Police Investigating ATM Skimmers Found at Local Banks

Police Investigating ATM Skimmers Found at Local Banks

The Aurora Police Department is investigating two cases of ATM skimmers being found by Old Second Bank employees in the 1300 block of North Farnsworth Avenue and the 4000 block of Fox Valley Center Drive.

The skimmers are used by criminals to steal credit card, debit card and PIN numbers.

The first skimmer was located around 6:30 a.m. Saturday, Sept. 22, at the Farnsworth branch after an alert employee reporting for work saw a woman walk up to the ATM and began acting suspiciously.

After the woman walked away from the machine and left the area, the employee checked the ATM and located the skimmer. The bank then notified personnel at its other branches and a short time later, a skimmer was found at the Fox Valley Branch.

It is not known for certain if any accounts were compromised.

“Our detectives are currently looking through security videos as part of the ongoing investigation, and we will release more information as it becomes available,” said Dan Ferrelli of the Aurora Police Department. “There is a high probability that the incidents are related. We’re reminding you of the importance of inspecting ATM machines for these types of devices before you use them.”

Here’s how skimming devices work:

The skimmer grabs data from the magnetic stripes of credit and debit cards every time they are swiped, giving a criminal plenty of information he or she can use to clone card numbers or break into bank accounts and steal money.

The skimmer, which is smaller than a deck of cards, is designed to easily slip over the machine’s actual card reader. The pinhole camera can be incorporated into the skimmer, on top of the ATM or just to the side inside a plastic case that may contain brochures or other materials.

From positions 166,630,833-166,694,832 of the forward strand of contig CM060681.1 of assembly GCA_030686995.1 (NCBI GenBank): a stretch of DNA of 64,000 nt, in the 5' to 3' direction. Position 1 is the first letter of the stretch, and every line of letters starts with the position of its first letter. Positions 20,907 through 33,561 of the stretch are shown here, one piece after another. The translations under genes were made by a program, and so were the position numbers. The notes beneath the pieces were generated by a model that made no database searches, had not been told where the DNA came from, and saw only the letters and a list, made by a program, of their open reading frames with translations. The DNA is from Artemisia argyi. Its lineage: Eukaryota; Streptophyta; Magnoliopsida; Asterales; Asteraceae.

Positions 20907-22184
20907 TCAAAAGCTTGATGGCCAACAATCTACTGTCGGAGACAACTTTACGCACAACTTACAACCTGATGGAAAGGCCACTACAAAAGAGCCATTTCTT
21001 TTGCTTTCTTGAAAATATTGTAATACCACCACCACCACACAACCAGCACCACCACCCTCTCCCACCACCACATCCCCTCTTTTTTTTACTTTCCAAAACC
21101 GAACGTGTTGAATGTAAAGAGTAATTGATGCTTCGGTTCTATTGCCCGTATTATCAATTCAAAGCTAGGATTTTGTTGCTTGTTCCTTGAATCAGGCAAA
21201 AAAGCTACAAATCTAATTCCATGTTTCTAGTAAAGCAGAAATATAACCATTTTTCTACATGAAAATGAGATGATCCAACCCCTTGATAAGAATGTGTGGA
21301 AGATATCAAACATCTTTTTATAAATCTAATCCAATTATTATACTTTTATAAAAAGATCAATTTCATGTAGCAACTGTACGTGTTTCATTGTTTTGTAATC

ATM skimmer suspects, vehicle. (CREDIT: APD Facebook page)

The skimmer then captures PIN numbers as they are inputted by the ATM user. Fake number pads installed over the actual keyboards that record the PIN numbers as they are entered have also been used, which negates the need for the tiny pinhole cameras.

So, what can you do to help make sure your information is not stolen?

Check for tampering on the ATM (or credit card reader) before you begin your transaction. Look at the top of the machine, near the speakers, the side of the screen, card reader or keypad.

Do you see any obvious signs including different colors or materials? Maybe the graphics don’t line up? Something does not look like it fits properly in the machine? Do the card reader, keyboard, or other parts of the machine move when you touch them?

If something doesn’t seem right, don’t use that machine and call the police.

When you enter your PIN, assume someone is always looking —whether over your shoulder, or with a pinhole camera. Cover the keyboard with your hand when you input your PIN.

If your information does get stolen, remember to report it to your bank and debit/credit card company. Keep close watch over your accounts also, because time is of the essence if you are victimized.

Remember, too, that banks and credit card companies have very rigorous fraud detection policies and will immediately reach out to you at the first sign of something suspicious.

Further information on how to keep your transactions secure is available from your financial institution or debit/credit card company, the Federal Trade Commission and the various credit bureaus.